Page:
FINALLY!!! One of the only days in the past 6 months that I HAD to be somewhere specific on a certain day. The China/Krgyz border on August 27, and I made it! It was like a huge weight lifted off my shoulders getting to that border. I always had thoughts in the back of my head like “what if my bike breaks down?” or “what if I get stranded at some border and can’t make that day?” I was one of the biggest expenses of the trip paying for the guide through China and I didn’t want that to go to waste. Not to mention, it would take months to reorganize another trip.

I joined up with 5 other riders from around the world. Frank and Petra from Germany, Mike and Aad from Australia/Holland and Chris from the U.K. After making the entire trip solo up to this point I had my reservations about having to ride with other people for a week. Fortunately, we all got along great and really enjoyed the trip through China. We even got along enough that we all decided to stay together through Pakistan.

The one thing I will always remember about getting into China is being able to get good food again. Central Asia has a lot of boiled meat and potatoes with zero spices and after a couple of months of that it becomes pretty sickening. The first meal in China was like an explosion of flavor, I almost forgot what it was like to have spicy food. It’s amazing what good food does for you mentally too. I know my mood changed drastically when I finally started looking forward to eating and going to restaurants again.

I enjoyed all of the places we visited here but it kind of sucked having a guide the whole time. It would have been nice to spend a few more days in Kashgar and take some more time going through the mountains in the south. But with a guide, our hands were tied and we had to stay on schedule.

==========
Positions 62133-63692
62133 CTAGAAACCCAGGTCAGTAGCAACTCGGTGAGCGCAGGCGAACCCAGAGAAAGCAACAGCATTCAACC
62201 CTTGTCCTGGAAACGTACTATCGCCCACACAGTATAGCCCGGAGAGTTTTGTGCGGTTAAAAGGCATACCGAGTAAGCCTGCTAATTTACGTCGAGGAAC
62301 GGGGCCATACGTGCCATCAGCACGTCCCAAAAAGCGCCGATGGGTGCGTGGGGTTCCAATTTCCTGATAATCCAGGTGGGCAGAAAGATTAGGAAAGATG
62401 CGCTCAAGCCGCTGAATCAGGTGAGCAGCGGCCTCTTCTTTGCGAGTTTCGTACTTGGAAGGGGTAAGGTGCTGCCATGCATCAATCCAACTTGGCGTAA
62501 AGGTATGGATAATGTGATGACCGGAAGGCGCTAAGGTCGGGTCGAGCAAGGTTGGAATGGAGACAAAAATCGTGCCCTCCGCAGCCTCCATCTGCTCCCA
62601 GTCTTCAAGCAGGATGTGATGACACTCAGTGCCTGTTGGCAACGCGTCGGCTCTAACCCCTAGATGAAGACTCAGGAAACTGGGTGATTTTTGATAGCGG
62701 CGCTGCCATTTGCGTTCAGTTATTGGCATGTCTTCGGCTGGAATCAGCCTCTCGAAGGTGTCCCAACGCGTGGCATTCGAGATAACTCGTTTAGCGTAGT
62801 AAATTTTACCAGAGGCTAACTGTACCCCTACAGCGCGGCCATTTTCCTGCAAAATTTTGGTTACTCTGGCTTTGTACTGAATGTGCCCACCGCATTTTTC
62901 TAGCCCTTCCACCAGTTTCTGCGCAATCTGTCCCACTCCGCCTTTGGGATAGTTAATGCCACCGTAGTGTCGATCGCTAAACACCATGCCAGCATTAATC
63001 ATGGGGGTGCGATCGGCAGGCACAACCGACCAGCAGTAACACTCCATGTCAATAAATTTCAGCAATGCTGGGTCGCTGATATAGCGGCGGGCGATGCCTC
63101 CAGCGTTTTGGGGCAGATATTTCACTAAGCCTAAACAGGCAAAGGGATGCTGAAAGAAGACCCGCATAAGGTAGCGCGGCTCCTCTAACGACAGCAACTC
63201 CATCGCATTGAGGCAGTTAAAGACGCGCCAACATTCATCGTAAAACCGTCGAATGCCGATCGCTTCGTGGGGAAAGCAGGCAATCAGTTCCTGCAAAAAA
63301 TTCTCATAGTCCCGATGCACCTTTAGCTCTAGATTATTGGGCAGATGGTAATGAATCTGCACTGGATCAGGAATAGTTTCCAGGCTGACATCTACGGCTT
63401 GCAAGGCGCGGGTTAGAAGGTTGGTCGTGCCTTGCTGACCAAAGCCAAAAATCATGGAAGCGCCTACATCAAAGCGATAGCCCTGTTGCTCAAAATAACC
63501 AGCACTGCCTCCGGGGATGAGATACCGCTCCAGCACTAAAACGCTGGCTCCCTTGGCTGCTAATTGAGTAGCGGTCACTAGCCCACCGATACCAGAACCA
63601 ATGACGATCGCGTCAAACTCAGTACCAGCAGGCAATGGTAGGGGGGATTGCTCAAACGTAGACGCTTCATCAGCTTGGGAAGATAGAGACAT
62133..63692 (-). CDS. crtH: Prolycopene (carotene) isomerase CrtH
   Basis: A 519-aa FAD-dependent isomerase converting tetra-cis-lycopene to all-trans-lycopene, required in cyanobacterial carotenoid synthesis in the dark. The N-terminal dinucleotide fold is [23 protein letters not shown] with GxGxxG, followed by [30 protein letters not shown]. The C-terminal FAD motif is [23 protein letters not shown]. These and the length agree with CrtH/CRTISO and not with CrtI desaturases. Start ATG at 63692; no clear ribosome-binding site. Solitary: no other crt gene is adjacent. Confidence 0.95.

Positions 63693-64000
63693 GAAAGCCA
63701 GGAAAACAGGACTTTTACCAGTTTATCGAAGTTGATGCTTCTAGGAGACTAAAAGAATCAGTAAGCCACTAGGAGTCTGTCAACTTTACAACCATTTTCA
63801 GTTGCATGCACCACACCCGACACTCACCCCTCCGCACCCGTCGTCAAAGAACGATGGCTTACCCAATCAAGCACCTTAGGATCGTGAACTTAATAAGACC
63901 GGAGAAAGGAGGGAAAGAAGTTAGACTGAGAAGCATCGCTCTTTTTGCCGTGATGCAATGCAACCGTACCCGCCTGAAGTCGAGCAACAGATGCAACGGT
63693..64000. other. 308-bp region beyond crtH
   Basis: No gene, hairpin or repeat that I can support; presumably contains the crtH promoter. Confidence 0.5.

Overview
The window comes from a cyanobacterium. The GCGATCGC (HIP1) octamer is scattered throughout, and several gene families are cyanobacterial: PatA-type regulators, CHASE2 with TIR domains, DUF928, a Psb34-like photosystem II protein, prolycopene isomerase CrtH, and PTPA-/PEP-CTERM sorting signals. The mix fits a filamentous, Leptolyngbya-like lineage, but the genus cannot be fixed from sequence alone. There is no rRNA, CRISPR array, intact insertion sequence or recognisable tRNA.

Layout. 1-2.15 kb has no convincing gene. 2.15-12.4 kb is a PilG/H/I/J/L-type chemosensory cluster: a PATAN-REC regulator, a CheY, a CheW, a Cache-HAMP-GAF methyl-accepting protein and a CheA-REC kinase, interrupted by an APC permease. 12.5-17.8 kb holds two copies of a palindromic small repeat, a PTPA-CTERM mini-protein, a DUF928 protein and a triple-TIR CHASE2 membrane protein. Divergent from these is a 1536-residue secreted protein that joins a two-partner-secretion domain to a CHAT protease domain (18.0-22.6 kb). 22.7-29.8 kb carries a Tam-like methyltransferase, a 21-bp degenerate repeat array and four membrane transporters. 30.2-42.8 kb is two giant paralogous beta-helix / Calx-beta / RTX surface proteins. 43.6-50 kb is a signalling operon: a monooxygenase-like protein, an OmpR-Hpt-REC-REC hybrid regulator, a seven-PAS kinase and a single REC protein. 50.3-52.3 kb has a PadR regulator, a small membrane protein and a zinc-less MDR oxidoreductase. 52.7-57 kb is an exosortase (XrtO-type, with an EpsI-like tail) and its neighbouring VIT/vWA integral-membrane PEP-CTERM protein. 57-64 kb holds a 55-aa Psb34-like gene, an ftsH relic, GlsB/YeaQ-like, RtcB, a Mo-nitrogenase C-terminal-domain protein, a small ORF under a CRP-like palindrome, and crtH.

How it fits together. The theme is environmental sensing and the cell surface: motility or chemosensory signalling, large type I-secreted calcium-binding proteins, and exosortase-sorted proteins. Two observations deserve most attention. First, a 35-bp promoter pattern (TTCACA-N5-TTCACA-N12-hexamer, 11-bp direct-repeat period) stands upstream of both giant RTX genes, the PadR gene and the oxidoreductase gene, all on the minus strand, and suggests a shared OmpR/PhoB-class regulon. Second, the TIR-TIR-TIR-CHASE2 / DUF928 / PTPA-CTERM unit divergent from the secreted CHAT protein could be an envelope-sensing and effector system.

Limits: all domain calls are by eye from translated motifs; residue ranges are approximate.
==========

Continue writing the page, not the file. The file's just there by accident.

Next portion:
Hot Springs and Relaxation(kind of) in Kyrgyzstan

Although Tajikistan and Kyrgyzstan or only separated by a border fence, it seems like they are two completely different worlds. One of the first things you will notice is the conditions of the road. They are 100 times nicer once you cross the border! It’s so much more enjoyable being on a consistently good road because it gives me the opportunity to look and enjoy more things as I drive. And maybe that’s one of the reasons I didn’t enjoy Tajikistan all that much, because that was hard! That was ruged, it seemed like it was so much more of a struggle to get gas, find food and water and find a place to stay. Kyrgyzstan I rolled up to the first town, they had plenty of little markets, gas stations and places to stay. Not to mention the scenery changed as well. It’s much greener with rolling hills and beautiful snowcapped peaks in the distance.
The stops in Kyrgyzstan were Osh, Bishkek, Lake Izzy Kul, and some hot springs called Altyn Arashan. The road to the hot spring was only about 12km(7.5mi) but it took me almost 3 hours to make it up! Reading about the ride up there it was described as one of the most un-drivable roads in the world. I thought “how hard can this be? I’ve already been on some crazy roads”. I was wrong, really wrong. It was mentally and physically demanding because of the massive boulders and sheer drop-offs into the river below. Once I arrived, I stayed for 5 days because I wasn’t ready to go back down that road! It was totally worth it though. They had covered huts with hot springs but they also had pools built into the sides of cliffs where you could soak in the pools and the sun all afternoon. The food was great and it was fun hanging out at the camp as everyday anywhere from 5 to 20 trekkers would pass through on their way out of the mountains. You hear some crazy stories just being there.
Osh and Bishkek were nice places to visit and they do have a lot of historical sites around the cities but I’m glad I spent most of my time near Lake Izzy Kul.